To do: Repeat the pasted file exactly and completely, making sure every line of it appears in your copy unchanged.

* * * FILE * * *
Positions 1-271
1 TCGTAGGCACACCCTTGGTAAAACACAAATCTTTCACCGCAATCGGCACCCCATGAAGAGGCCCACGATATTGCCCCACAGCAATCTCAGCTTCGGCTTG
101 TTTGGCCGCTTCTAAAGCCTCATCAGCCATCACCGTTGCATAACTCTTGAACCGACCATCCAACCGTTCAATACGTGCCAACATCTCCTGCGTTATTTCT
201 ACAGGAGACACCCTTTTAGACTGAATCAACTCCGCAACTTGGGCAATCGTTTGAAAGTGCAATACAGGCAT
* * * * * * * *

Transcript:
Positions 1-271
1 TCGTAGGCACACCCTTGGTAAAACACAAATCTTTCACCGCAATCGGCACCCCATGAAGAGGCCCACGATATTGCCCCACAGCAATCTCAGCTTCGGCTTG
101 TTTGGCCGCTTCTAAAGCCTCATCAGCCATCACCGTTGCATAACTCTTGAACCGACCATCCAACCGTTCAATACGTGCCAACATCTCCTGCGTTATTTCT
201 ACAGGAGACACCCTTTTAGACTGAATCAACTCCGCAACTTGGGCAATCGTTTGAAAGTGCAATACAGGCAT